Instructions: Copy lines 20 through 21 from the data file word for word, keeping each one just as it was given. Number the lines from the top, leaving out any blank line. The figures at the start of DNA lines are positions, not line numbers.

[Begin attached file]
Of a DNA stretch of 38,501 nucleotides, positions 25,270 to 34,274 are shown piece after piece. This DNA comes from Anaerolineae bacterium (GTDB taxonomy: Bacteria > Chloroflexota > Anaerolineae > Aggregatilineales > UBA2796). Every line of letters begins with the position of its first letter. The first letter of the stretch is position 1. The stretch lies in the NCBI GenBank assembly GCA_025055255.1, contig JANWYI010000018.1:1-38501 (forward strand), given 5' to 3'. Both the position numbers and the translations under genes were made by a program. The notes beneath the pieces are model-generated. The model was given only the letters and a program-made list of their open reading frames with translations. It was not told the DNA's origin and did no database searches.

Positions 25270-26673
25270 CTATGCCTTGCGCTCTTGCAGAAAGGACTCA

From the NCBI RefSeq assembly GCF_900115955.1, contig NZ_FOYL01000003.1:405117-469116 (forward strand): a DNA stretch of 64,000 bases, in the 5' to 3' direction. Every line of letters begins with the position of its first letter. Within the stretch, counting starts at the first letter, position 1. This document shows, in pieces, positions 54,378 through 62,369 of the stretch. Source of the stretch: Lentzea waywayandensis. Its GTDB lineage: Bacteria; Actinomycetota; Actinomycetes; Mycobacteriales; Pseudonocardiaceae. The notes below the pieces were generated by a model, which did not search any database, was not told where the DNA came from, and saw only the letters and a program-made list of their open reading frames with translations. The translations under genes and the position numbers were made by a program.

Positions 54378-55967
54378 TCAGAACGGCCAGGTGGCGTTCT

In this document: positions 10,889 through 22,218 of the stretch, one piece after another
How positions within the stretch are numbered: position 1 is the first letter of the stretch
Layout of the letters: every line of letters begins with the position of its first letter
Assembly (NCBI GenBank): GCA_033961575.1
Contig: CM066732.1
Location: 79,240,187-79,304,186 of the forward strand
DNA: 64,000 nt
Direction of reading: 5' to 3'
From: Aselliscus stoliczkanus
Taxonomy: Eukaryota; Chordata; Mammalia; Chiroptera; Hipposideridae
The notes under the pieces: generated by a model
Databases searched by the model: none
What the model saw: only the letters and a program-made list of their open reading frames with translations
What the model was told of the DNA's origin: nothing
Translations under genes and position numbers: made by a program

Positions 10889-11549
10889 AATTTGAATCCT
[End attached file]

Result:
What the model was told of the DNA's origin: nothing
Translations under genes and position numbers: made by a program